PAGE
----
Overnight to South Fork Camp. Basically, everything Leor says from the previous entry remains accurate. I would rate this portion of the South Fork Trail as PASSABLE, although at times that felt like a generous rating. Very faint tread, riparian vegetation sometimes completely obscures the trail, and there are many dead falls. Some flagging still exists, and I did some new flagging on some of the more confusing spots. The first crossing of the river after Rainbow is the most confusing. There is flagging after the crossing, but no sign of any trail. I spent time looking and eventually just walked up river a hundred yards to the next crossing, which I flagged. On my return the next day, I attempted to find the trail here from the opposite direction, and I once again lost the trail. So watch that first crossing. The rest of the trail is evident and passable if one pays attention.

[JG: The difficulty at the northern (most downstream) crossing results from the original crossing being obliterated by the large slide on the north side there - so the current crossing is a make-do, more upstream than the original. After crossing going south, you must continue beyond the the stream towards rising terrain where the original tread can be found on a shelf about 5 ft above the lower riparian bed, requiring a bit of a scramble - so very un-trail-like and easily missed. When last there I put a long flag at that spot, but expect it's now gone.]

Big Sur Trail Map gpx route helps very much here, as always, but for some reason, Every time I'm in the South Fork Canyon above Rainbow, my Gaia GPS goes haywire. I'll certainly be back with my loppers; this is a beautiful, and old trail, and South Fork Camp is lovely and wild.
pantilat
Posts: 121
Joined: Tue Jan 07, 2014 1:16 pm

Re: South Fork Trail

Post by pantilat »

Date Hiked: March 13, 2022
General Condition: Passable (some brush and/or deadfalls, tread evident)

I would rate the entire trail as passable but with caveats. At this point there is no discernable difference between the parts south and north of South Fork Camp. It's not getting much use these days compared to the recently completed revamp of the Big Sur Trail so the tread is faint at times and the brush is filling in at some spots. I highly recommended having the GPX from https://bigsurtrailmap.net/. There's a number of deadfalls throughout the trail and poison oak is virtually unavoidable. Flagging at the river crossings could be updated since the December storms rearranged the river banks and existing flagging was either washed away or is now faded. Strawberry Camp currently has water flowing nearby.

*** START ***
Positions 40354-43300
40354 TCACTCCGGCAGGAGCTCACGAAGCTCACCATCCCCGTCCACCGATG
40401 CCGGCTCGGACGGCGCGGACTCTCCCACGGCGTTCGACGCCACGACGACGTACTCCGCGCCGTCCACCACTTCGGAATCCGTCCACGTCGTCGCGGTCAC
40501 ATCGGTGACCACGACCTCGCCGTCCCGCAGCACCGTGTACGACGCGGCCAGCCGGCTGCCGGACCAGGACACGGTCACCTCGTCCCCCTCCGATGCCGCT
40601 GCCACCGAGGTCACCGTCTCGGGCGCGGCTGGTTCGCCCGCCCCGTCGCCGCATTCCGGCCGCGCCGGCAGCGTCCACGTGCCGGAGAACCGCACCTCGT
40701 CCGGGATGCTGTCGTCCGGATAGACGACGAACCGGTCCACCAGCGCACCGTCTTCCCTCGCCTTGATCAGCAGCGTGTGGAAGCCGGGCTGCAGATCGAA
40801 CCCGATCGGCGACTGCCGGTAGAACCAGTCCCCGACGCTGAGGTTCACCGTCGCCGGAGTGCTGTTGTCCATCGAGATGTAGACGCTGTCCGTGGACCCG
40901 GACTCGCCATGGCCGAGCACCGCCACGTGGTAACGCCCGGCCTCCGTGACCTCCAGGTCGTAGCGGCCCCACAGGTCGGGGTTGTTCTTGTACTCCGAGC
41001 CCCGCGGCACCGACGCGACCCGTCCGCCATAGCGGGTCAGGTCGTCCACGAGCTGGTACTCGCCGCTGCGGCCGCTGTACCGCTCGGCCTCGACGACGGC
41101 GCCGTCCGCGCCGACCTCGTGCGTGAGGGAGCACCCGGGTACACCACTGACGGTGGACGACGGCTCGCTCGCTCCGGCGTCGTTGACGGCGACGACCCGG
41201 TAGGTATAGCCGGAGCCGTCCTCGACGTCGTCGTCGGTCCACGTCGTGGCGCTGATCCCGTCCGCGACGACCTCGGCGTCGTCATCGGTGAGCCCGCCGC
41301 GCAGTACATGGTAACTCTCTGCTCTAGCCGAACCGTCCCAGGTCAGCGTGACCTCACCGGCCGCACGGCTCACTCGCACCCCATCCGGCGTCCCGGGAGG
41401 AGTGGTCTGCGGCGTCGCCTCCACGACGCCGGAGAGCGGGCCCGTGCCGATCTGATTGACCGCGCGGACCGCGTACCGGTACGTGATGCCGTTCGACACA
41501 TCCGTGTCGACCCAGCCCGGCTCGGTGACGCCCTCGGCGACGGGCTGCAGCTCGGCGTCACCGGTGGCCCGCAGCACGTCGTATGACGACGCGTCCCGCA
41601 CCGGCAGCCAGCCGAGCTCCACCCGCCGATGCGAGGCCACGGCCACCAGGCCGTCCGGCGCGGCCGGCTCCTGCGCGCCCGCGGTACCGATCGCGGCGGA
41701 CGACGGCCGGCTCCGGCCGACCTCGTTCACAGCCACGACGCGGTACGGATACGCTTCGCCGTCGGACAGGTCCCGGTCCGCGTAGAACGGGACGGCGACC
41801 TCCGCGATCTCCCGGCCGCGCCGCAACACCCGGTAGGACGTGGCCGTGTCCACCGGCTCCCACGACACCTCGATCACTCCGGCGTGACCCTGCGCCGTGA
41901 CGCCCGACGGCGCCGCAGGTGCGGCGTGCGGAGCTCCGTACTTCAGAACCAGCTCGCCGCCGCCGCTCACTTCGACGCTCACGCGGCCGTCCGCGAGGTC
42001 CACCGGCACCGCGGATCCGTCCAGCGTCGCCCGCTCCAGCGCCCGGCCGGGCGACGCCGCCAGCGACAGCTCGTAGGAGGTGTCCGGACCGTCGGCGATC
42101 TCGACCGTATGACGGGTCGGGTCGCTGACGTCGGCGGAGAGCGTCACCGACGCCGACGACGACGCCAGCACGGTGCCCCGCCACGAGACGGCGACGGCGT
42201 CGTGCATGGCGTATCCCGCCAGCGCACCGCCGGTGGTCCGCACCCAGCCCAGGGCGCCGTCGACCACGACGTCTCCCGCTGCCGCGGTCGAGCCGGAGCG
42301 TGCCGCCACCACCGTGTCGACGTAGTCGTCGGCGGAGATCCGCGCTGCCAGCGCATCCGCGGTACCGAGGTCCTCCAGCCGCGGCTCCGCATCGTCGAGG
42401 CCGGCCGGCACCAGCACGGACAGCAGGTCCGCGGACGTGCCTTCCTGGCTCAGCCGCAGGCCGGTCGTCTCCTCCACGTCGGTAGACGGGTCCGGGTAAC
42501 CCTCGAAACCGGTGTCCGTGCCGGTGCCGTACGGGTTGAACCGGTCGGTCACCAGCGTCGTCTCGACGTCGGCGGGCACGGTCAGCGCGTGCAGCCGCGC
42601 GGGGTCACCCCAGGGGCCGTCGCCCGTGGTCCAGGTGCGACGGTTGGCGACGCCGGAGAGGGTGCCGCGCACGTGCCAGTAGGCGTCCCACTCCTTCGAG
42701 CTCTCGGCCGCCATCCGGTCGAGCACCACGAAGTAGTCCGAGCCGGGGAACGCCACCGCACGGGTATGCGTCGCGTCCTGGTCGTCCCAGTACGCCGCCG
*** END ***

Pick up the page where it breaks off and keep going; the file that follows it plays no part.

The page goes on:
Kyle F

Re: South Fork Trail

Post by Kyle F »

Date Hiked: April 17, 2021
General Condition: Difficult (brushy and/or many deadfalls, faint tread)

I hiked this trail as part of the Boranda, South Fork, Marble Peak, North Coast Ridge Loop. If this is the same trek as the gentleman below me is describing, kudos to him and his son. I easily clocked in 32+ miles with the route finding, navigating and general exploring. I completed this over a weekend - 2 nights and 3 days.

I was ascending the Boranda trail by 3:30 PM on Friday, April 16th. It was difficult but I very much enjoyed the flowers. At Timber Top I looked around for the use trail to the road that was marked on AllTrails, after some poking around I located two rocks cairns to the south with a feint tread and followed that to the road. At any point on the road is pretty easy walking. I was curious about DeAngulo but didn't have the energy to check out the downed tree that is supposedly blocking the trail near the top. Further on, near Cold Springs, I could see at least 4 tents at the camp from the road. I went down to the tank to get water before climbing back up to the road for a campsite all to myself.

In the middle of the night I moved locations as I had pitched my tent on an ant hill. The next morning I had left camp before 8, headed down to Cold Springs again. After crossing the creek and working my way around the hill, the trail had started to get brushier. When I began the descent I remember it being quite brushy, at least always brushing against my legs and arms. Honestly I don't recall the trail conditions that much, as I was having a tick nightmare. I had, honest to god, never seen so many ticks in my entire life. I think it may of been quicker for me to keep moving - but I was stopping every 10 yards or so to brush the ticks off. I seriously considered turning around at one point, but the thought of going back just made me shudder. At one point I lost the trail, and my AllTrails map was completely inaccurate. I poked around and backtracked before realizing I had missed a switch back. It becomes quite nice again once you get near the creek. There was a small group of redwoods here that was a nice surprise. Keep in mind, I haven't even gotten to the South Fork trail yet.

Mocho Camp seemed nice, I didn't stop there because another hiker was taking a break. He told me he was going up Pick Creek - I noted that for future exploration. There was a large tree down above the camp as you continue on to Rainbow Camp. Rainbow Camp was also very nice, I was happy to be at the river and it was not flowing as much as I thought it would. While soaking my feet I saw a nice sized garter snake slither by.